- Spinal Cord Trauma: The spinal column and its components transmit messages from the brain to the rest of the body and vice versa. A moderate to severe fall can damage the spinal cord, which, in turn, can lead to severe complications, such as paralysis.
- Bruises and Lacerations: Nursing home falls can also lead to less severe injuries, such as bruises and cuts. Nevertheless, they can cause significant pain and discomfort to older adults.
- Soft Tissue Injuries: Residents can stretch or tear their muscles, ligaments, or tendons during a fall, causing sprains or strains. While these injuries are rarely serious, they can be significantly painful for frail residents.
Falls don’t just cause serious injury to patients. These accidents can also lead to:
- Fear of Falling: Patients who fall may develop a fear of falling again, which can cause a self-imposed limitation on activities. This fear can lead to loneliness, social isolation, lack of physical activity, and other consequences that can cause other problems. For instance, a fall victim could be more susceptible to nursing home injuries due to a lack of mobility, which reduces muscle strength.
- Functional Decline: Fall injuries can lead to mobility issues or disabilities, reducing a patient’s ability to function. Nursing home residents who suffer physical injuries often require daily living assistance as they cannot independently eat, drink, bathe, dress, and do other essential activities.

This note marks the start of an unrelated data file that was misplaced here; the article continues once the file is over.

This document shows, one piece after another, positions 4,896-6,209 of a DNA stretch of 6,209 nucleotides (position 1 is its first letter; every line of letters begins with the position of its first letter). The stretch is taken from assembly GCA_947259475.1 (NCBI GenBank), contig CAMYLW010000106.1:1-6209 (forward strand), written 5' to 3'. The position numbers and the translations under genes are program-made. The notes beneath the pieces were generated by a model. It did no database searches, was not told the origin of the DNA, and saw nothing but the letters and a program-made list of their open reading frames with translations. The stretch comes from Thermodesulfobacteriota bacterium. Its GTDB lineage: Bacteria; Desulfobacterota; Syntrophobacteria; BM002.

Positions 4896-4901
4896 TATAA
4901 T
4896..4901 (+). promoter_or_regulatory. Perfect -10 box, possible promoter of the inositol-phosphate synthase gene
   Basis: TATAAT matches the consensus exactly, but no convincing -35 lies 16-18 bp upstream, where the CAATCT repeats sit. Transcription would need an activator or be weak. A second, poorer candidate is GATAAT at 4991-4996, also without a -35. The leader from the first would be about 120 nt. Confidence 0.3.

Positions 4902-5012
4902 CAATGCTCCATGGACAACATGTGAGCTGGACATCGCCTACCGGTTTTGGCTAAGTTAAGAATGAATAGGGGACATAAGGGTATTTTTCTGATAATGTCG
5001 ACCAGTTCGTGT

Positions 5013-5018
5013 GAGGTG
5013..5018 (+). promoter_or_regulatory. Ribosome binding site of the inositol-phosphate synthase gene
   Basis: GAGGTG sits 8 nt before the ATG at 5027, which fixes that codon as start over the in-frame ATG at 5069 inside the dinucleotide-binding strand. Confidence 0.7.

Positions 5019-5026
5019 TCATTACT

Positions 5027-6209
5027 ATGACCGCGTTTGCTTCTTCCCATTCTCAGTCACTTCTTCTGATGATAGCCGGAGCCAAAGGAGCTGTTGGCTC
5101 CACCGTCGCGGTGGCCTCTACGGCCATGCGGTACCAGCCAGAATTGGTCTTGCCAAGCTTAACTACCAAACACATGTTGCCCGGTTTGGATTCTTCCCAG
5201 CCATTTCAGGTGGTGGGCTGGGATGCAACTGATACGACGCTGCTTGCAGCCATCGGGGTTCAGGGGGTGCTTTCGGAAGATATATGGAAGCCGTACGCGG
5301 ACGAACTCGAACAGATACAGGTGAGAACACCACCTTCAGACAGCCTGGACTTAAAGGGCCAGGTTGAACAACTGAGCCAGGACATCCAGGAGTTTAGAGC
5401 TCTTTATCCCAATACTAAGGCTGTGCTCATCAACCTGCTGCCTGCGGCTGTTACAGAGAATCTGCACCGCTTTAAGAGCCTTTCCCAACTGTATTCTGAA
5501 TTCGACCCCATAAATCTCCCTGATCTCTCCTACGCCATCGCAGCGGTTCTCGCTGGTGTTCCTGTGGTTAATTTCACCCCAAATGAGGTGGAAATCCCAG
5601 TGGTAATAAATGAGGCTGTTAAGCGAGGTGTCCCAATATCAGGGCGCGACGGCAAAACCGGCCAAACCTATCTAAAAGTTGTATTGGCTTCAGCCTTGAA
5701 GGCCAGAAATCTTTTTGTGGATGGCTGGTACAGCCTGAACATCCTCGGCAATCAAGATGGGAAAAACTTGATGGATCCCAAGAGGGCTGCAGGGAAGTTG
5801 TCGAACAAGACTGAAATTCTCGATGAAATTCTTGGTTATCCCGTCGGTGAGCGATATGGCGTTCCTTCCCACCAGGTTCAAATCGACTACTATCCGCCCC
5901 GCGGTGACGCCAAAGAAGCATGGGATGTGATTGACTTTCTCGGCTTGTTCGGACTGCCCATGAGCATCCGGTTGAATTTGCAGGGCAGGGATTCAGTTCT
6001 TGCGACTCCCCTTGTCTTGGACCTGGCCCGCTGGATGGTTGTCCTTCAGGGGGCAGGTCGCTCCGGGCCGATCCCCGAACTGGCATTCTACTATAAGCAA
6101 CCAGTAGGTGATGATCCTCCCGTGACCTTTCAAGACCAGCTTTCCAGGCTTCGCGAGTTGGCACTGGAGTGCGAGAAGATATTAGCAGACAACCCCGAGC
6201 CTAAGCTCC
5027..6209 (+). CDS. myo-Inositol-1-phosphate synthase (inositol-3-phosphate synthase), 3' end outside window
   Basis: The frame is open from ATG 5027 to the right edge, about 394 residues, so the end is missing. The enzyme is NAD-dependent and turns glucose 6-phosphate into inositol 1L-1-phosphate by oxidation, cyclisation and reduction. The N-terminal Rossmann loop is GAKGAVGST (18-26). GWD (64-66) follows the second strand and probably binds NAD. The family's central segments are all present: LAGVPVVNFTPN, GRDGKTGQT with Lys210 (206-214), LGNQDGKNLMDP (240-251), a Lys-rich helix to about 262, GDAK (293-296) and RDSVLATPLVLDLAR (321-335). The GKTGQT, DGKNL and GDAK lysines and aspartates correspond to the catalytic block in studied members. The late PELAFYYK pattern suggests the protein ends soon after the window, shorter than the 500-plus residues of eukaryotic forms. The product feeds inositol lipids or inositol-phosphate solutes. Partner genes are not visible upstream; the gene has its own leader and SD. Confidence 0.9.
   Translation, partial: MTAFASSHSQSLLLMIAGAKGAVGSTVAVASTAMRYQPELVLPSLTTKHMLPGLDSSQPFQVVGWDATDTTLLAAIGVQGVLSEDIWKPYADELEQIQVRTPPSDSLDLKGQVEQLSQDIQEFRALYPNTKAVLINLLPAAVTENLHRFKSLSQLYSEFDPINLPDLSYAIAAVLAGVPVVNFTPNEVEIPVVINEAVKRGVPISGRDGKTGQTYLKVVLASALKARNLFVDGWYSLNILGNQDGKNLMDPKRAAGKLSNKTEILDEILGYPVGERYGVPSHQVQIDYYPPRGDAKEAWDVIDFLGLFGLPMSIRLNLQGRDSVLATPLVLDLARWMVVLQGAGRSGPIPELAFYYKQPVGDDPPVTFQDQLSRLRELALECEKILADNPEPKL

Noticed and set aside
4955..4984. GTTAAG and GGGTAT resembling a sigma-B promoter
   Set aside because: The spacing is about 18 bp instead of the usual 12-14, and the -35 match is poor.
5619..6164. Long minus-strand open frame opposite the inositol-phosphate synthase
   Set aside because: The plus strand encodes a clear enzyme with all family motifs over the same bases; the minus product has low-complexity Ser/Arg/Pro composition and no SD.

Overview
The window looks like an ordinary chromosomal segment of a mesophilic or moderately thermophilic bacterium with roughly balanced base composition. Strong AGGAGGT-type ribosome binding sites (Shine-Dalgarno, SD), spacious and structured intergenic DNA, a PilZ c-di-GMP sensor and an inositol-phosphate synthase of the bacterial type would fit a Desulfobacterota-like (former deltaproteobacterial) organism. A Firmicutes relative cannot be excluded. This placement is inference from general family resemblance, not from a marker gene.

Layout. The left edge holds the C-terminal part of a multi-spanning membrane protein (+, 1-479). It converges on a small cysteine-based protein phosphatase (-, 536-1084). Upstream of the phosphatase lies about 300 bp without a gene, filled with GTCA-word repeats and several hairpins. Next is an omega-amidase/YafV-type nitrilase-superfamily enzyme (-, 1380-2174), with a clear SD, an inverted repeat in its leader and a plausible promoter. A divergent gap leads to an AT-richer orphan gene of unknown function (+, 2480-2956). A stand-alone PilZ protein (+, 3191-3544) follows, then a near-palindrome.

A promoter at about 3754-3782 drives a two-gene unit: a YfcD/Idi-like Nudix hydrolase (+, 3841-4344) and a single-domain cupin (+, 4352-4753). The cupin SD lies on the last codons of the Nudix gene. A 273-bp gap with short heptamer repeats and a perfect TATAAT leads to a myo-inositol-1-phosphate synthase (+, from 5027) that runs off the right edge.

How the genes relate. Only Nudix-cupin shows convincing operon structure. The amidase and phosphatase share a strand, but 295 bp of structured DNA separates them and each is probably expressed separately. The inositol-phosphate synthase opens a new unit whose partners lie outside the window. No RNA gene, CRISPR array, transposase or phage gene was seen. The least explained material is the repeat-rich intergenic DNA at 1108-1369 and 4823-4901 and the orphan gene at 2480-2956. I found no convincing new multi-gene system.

- Reduced Quality of Life: A combination of physical and psychological consequences can reduce a resident’s quality of life following a fall. A lack of independence can speed up these negative changes even further.
- Mental Health Problems: Reduced quality of life, pain, functional decline, and other factors can increase a resident’s risk of mental health issues, such as depression, anxiety, feelings of helplessness.
Lastly, a fall injury increases a patient’s risk of death due to complications or a second fall.Risk Factors for Falls
Older adults are more susceptible to falls due to the physical and mental changes they undergo during aging. The natural aging process reduces one’s gait, balance, and strength, increasing the risk of accidents. Furthermore, older bodies are more vulnerable to fall-related injuries due to several intrinsic factors, such as reduced bone density and muscle strength.
In addition, falls cause more severe consequences for the elderly because older people have weaker immune systems and slower healing abilities.
Elderly residents must undergo a fall risk assessment to identify those at a higher risk of falls. Risk factors of falls in nursing homes include:
- Advanced Age: Adults 75 and older have the highest rate of nursing home falls.